What to Wear to a Bar

By Kathryn Walsh

Stand out or blend in? Choosing the right style when you go out for a drink.

What to Wear to a Bar

Last call to pick out the perfect bar; it's time to hit the town. Or, if you prefer to venture off the beaten path, maybe it's time to hit the tiny, centuries-old pub on the outskirts of Dublin. Wherever you're going and whatever you're sipping, dressing up for a bar visit requires achieving the perfect mix of comfort and style.

Watch the weather

Before you pick your perfect bar-hopping outfit, check the forecast. If you plan to sample a bunch of bars but the night promises to be rainy or snowy, that'll affect your outerwear and footwear decisions. If it does look like it's going to be a wet or cold night, stick with flat, non-slip shoes and bring a warm coat. After a few drinks, your body might not feel cold when you step outside, but you should still have warm things on hand to keep yourself safe and comfortable.

Wear: jeans

They're a bar-going staple for a reason. Stow your cash, ID and a phone in your pockets and make a style statement at the same time. Opt for dark, skinny jeans if you want to look classy and polished, or wear ripped and slouchy jeans to get that just-off-the-beach thing going. Frankly, any pair of jeans that you love and feel great in is a good choice for a bar.

Tip

If you're going to a swanky nightclub, make sure to check the dress code first. Some such spots have strict rules about jeans, hats, message T-shirts and other style statements. Clubs in major cities tend to be the strictest.

Wear: a top you love

Rather than focusing on the specific type of top that's suitable for going out (should you dress up with a collared shirt or sequins, or go casual in the perfect slouchy white T-shirt?), reach for the one shirt that makes you feel the most attractive and comfortable. Unless you're going to a nightclub with a strict dress code, you can make your own call about what type of shirt to wear. Just make it something that makes you feel great.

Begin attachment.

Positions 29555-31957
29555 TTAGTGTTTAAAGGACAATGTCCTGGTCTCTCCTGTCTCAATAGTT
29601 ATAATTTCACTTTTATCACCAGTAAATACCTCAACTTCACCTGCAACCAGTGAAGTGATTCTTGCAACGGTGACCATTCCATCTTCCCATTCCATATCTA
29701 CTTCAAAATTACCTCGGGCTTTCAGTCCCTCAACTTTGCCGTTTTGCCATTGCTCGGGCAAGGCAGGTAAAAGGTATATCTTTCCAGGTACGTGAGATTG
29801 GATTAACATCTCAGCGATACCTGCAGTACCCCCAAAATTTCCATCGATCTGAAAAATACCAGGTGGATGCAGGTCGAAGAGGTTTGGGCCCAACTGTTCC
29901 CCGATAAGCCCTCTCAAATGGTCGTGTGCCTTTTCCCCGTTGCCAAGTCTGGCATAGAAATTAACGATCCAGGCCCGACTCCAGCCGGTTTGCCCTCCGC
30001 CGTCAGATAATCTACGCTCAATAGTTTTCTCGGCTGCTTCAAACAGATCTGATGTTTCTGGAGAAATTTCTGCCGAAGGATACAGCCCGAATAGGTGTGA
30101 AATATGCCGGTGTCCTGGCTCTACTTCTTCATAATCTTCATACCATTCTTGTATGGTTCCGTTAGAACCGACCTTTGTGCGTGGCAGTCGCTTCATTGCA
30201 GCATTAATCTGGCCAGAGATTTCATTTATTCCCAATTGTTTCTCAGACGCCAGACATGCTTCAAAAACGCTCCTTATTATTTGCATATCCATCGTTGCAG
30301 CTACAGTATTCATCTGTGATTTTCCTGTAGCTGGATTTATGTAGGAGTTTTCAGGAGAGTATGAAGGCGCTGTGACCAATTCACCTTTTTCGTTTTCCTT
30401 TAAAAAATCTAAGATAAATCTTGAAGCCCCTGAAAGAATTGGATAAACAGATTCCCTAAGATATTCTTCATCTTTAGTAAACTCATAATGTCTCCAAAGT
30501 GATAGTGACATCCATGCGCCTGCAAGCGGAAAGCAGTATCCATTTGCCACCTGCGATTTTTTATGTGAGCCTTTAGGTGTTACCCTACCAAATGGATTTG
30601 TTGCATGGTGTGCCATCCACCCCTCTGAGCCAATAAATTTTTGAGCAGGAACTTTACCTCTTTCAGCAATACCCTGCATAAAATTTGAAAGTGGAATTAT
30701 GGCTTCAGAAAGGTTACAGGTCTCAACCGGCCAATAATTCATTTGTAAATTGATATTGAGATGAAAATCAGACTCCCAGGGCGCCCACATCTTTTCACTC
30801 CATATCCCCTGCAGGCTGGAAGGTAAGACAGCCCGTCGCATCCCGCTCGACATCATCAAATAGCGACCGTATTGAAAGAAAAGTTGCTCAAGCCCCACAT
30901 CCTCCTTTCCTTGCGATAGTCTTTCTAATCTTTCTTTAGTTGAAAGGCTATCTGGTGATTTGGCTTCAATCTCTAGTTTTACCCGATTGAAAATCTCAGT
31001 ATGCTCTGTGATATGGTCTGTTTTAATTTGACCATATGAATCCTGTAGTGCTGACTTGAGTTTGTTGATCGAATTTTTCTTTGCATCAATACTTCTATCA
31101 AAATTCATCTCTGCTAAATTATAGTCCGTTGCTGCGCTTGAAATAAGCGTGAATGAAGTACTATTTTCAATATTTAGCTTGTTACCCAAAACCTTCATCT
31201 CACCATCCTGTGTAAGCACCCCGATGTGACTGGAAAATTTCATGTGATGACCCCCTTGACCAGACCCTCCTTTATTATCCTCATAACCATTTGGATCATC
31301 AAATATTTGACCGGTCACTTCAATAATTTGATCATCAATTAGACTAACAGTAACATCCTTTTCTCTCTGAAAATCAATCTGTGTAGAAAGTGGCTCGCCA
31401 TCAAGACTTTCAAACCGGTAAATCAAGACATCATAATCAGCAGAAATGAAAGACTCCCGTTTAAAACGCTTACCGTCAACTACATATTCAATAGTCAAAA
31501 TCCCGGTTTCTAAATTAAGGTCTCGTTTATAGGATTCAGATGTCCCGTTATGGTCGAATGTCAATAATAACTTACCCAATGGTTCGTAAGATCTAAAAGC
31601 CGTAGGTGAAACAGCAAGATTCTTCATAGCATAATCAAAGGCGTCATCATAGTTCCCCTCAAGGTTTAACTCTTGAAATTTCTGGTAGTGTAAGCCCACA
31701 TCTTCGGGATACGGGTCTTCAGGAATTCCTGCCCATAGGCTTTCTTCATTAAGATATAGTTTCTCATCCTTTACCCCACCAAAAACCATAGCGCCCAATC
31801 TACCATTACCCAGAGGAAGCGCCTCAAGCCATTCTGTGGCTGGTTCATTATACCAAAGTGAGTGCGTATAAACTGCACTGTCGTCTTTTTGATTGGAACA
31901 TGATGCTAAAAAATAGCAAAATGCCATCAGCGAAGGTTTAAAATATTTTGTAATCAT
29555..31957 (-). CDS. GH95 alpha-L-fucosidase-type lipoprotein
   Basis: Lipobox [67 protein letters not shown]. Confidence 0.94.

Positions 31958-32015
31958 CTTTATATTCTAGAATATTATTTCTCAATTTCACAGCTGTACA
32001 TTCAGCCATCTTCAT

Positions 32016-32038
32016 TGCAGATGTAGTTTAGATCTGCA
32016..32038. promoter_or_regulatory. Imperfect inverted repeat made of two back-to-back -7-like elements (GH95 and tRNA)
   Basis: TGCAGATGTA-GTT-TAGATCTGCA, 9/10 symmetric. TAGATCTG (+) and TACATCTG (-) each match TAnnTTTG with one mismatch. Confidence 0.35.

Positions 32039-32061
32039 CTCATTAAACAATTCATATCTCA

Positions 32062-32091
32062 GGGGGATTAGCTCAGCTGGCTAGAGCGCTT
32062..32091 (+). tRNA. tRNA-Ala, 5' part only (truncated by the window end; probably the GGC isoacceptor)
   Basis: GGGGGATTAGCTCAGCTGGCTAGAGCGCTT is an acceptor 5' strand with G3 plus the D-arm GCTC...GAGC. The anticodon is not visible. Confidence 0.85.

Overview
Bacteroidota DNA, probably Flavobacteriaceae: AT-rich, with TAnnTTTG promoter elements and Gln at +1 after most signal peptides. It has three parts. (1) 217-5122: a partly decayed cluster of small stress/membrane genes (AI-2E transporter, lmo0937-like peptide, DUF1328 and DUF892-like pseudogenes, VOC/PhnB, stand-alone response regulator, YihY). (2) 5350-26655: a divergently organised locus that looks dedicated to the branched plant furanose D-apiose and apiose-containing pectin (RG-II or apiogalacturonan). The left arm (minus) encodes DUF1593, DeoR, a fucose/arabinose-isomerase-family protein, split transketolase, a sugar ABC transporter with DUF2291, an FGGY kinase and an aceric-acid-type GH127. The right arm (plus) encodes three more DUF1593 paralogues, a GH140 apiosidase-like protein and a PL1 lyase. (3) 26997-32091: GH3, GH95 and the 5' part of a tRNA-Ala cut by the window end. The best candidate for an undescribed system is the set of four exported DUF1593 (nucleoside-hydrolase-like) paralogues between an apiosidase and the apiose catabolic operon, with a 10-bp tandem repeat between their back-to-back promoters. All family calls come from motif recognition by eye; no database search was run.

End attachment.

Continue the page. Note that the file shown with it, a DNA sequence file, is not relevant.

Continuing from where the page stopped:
Skip: lots of layers

Unless you're drinking hot toddies in a ski bar, you probably don't need to bundle up. In fact, bars tend to be warm, thanks to all the people sharing one confined (and usually poorly ventilated) space. Avoid wearing sweaters on top of shirts on top of tank tops unless you tend to run cold.

Tip

Trying out a new hot spot for the first time? Get a sense of its vibe and general dress code by checking its online reviews on popular sites like Yelp. Scroll through photos to see how previous visitors have dressed for the place.

Wear: comfortable shoes

Reality check: no one's looking at your shoes in a bar. In fact, unless you're literally dancing on the bar itself, few people will be able to see your shoes. Most bars are dark. Crowds obscure the floor view even more. And although you may have a vision of curling up in a corner booth, there may be no available seating in your chosen establishment. Choose shoes that you can comfortably stand in for hours, like loafers or ballet flats. If you want to wear heels for extra height, make them wedges with plenty of support.

Skip: a huge purse

Ladies, that massive tote may hold everything you need to keep your life running during the day, but at night it's just a hazard. If your purse is obtrusive enough to knock drinks out of other people's hands, it's too big. Carry your wallet like a clutch or transfer your cash, phone and lipstick into a smaller cross-body bag.

Tip

Amp up your look if it's a special occasion, like New Year's Eve. A sparkly cocktail dress or a dress shirt, blazer and jeans fits the bill.

Wear: a bold accessory

Going out should be fun! Take a chance and jazz up your normal look with something special. It might be a bold lipstick, a sequined headband or a piece of studded jewelry. Granted, this is harder to pull off for guys. But if you've always wanted to sport a fedora or try suspenders, a night at a bar is the perfect time to take a risk, especially if you're far from home.

About the Author

Cooking, travel and parenting are three of Kathryn Walsh's passions. She makes chicken nuggets during days nannying, whips up vegetarian feasts at night and road trips on weekends. Her work has appeared to The Syracuse Post-Standard and insider magazine. Walsh received a master's degree in journalism from Syracuse University.